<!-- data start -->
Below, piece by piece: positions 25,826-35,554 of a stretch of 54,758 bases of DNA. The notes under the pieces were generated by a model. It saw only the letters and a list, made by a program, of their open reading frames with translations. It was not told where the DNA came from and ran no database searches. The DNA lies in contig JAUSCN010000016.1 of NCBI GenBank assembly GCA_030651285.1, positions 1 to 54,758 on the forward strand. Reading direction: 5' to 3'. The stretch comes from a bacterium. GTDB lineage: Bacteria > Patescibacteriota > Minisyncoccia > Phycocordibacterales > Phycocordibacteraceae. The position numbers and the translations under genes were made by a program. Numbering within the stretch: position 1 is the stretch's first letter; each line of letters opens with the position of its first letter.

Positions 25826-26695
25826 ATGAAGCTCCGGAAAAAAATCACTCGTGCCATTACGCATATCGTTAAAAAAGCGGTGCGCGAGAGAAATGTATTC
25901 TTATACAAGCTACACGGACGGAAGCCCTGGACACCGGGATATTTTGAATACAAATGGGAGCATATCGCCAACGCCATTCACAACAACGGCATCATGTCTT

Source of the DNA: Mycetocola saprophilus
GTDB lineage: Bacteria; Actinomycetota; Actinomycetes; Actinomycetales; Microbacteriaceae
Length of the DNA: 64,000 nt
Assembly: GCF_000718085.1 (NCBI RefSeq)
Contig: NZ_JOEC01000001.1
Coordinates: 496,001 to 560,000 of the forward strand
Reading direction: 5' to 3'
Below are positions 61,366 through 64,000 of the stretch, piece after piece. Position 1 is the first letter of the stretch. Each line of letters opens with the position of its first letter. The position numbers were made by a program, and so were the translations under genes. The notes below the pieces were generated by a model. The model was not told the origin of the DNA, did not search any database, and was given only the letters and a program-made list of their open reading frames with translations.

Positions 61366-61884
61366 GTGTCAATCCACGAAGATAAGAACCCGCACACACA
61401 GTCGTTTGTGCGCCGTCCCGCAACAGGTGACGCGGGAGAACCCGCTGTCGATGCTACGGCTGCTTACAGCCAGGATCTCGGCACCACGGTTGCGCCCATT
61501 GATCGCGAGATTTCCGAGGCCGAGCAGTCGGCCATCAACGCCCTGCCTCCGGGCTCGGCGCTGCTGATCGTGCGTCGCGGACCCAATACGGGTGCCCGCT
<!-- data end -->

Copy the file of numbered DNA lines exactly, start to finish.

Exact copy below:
Below, piece by piece: positions 25,826-35,554 of a stretch of 54,758 bases of DNA. The notes under the pieces were generated by a model. It saw only the letters and a list, made by a program, of their open reading frames with translations. It was not told where the DNA came from and ran no database searches. The DNA lies in contig JAUSCN010000016.1 of NCBI GenBank assembly GCA_030651285.1, positions 1 to 54,758 on the forward strand. Reading direction: 5' to 3'. The stretch comes from a bacterium. GTDB lineage: Bacteria > Patescibacteriota > Minisyncoccia > Phycocordibacterales > Phycocordibacteraceae. The position numbers and the translations under genes were made by a program. Numbering within the stretch: position 1 is the stretch's first letter; each line of letters opens with the position of its first letter.

Positions 25826-26695
25826 ATGAAGCTCCGGAAAAAAATCACTCGTGCCATTACGCATATCGTTAAAAAAGCGGTGCGCGAGAGAAATGTATTC
25901 TTATACAAGCTACACGGACGGAAGCCCTGGACACCGGGATATTTTGAATACAAATGGGAGCATATCGCCAACGCCATTCACAACAACGGCATCATGTCTT

Source of the DNA: Mycetocola saprophilus
GTDB lineage: Bacteria; Actinomycetota; Actinomycetes; Actinomycetales; Microbacteriaceae
Length of the DNA: 64,000 nt
Assembly: GCF_000718085.1 (NCBI RefSeq)
Contig: NZ_JOEC01000001.1
Coordinates: 496,001 to 560,000 of the forward strand
Reading direction: 5' to 3'
Below are positions 61,366 through 64,000 of the stretch, piece after piece. Position 1 is the first letter of the stretch. Each line of letters opens with the position of its first letter. The position numbers were made by a program, and so were the translations under genes. The notes below the pieces were generated by a model. The model was not told the origin of the DNA, did not search any database, and was given only the letters and a program-made list of their open reading frames with translations.

Positions 61366-61884
61366 GTGTCAATCCACGAAGATAAGAACCCGCACACACA
61401 GTCGTTTGTGCGCCGTCCCGCAACAGGTGACGCGGGAGAACCCGCTGTCGATGCTACGGCTGCTTACAGCCAGGATCTCGGCACCACGGTTGCGCCCATT
61501 GATCGCGAGATTTCCGAGGCCGAGCAGTCGGCCATCAACGCCCTGCCTCCGGGCTCGGCGCTGCTGATCGTGCGTCGCGGACCCAATACGGGTGCCCGCT